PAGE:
Background: The large majority of patients with multiple myeloma develop bone lesions and typically receive bisphosphonates to maintain bone health and prevent/delay skeletal-related events. Recent clinical data show that the newer-generation bisphosphonate, zoledronic acid, may confer a survival benefit when combined with antimyeloma therapy. However, clinical data describing the combination of zoledronic acid with newer antimyeloma regimens are limited. Design and Methods: This retrospective study analyzed efficacy and safety outcomes in patients with multiple myeloma receiving first- and second-line treatment with bortezomib, lenalidomide, or thalidomide, with or without zoledronic acid. Results: Records data from 94 patients with Durie-Salmon stage 3A/B multiple myeloma were collated. Most patients (~80%) had bone lesions at study entry. Almost all patients received zoledronic acid at some time during their treatment. Adding zoledronic acid was associated with a numerical, but statistically nonsignificant, benefit in the 1-year progression-free survival rate in both the first- and second-line setting. A similar benefit was observed on the 2-year skeletal-related event rate. Notably, combining zoledronic acid with newer antimyeloma agents was feasible, tolerable, and did not affect the duration of antimyeloma treatment. Three cases of osteonecrosis of the jaw were reported; there were no reports of acute renal failure. Conclusions: This retrospective analysis suggests that extended treatment with zoledronic acid in combination with bortezomib, lenalidomide, or thalidomide is safe and tolerable in patients receiving these therapies as first- or second-line treatment. The addition of zoledronic acid may improve both myeloma and skeletal-related outcomes.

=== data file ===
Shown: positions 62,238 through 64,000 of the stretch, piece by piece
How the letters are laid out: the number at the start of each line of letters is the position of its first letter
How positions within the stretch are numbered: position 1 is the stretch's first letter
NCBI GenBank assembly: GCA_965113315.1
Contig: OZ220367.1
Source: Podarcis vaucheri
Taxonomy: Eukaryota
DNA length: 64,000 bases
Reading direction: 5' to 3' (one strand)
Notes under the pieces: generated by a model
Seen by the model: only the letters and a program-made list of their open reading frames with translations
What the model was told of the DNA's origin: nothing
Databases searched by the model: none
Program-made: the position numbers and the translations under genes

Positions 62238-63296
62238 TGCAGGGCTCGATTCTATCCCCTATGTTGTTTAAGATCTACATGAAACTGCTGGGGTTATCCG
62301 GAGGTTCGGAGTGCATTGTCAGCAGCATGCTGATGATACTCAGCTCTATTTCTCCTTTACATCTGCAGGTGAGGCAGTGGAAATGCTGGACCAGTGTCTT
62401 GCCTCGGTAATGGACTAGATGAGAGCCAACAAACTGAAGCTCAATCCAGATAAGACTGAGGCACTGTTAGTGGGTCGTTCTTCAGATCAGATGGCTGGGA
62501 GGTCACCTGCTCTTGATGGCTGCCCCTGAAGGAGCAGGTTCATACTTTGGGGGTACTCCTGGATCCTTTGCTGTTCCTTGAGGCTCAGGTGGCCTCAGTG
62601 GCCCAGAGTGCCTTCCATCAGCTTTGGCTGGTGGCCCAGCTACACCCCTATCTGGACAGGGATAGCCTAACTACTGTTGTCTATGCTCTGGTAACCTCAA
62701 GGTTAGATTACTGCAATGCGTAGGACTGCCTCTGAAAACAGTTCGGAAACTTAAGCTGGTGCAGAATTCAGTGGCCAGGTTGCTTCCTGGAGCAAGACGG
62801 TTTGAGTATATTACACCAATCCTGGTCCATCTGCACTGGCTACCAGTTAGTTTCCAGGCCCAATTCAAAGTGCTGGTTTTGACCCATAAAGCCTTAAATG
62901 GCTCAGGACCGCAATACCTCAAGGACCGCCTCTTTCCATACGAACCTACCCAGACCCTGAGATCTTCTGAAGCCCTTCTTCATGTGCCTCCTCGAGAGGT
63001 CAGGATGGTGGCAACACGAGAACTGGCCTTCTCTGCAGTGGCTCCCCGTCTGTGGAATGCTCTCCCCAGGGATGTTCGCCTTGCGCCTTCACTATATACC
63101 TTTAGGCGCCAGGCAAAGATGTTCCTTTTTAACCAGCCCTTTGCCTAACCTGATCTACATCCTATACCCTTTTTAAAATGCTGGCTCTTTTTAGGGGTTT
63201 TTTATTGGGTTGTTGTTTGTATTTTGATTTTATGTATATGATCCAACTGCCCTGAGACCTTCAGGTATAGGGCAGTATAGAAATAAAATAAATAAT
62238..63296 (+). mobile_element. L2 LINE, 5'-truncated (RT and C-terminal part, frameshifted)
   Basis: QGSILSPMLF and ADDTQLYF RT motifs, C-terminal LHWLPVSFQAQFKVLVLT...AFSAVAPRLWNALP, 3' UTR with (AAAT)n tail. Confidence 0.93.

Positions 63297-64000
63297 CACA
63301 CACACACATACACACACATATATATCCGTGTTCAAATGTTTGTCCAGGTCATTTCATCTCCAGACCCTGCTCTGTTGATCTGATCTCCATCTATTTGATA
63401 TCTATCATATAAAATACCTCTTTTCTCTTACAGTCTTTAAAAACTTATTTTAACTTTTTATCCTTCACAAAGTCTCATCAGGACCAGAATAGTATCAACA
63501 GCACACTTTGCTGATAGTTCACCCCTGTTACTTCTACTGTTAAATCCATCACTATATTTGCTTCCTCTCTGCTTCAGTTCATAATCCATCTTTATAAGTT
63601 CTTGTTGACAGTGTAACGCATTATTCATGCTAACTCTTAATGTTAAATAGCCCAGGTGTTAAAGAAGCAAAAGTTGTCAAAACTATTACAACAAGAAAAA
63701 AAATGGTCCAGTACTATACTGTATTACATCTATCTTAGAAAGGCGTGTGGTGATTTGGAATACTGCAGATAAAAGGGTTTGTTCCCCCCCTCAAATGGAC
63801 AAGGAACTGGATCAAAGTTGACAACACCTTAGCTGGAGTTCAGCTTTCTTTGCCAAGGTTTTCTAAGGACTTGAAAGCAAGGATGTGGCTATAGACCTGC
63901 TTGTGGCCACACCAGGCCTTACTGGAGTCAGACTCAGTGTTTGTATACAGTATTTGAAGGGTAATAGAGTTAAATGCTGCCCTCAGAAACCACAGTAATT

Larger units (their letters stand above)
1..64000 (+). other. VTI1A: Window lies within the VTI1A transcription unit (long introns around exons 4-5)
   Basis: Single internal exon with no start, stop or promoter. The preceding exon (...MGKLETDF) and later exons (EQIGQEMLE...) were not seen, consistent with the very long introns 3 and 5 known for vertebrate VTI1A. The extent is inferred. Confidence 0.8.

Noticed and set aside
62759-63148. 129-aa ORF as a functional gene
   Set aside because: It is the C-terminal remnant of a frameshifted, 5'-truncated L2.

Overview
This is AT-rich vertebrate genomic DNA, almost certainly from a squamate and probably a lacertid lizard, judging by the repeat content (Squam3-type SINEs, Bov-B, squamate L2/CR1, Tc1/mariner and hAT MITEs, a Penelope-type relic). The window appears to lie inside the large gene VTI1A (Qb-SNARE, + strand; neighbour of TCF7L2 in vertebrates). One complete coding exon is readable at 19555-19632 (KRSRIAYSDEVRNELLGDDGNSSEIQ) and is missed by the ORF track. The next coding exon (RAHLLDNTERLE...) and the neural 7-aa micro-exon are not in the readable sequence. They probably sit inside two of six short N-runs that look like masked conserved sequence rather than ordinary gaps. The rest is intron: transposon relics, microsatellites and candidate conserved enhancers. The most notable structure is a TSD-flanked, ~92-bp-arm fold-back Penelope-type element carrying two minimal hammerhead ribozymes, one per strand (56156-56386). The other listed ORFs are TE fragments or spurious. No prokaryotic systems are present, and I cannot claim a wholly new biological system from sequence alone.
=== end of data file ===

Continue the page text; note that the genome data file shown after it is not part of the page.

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|Titolo:||A retrospective study of skeletal and disease-free survival benefits of zoledronic acid therapy in patients with multiple myeloma treated with novel agents|
|Data di pubblicazione:||2013|
|Appare nelle tipologie:||1.1 Articolo in rivista|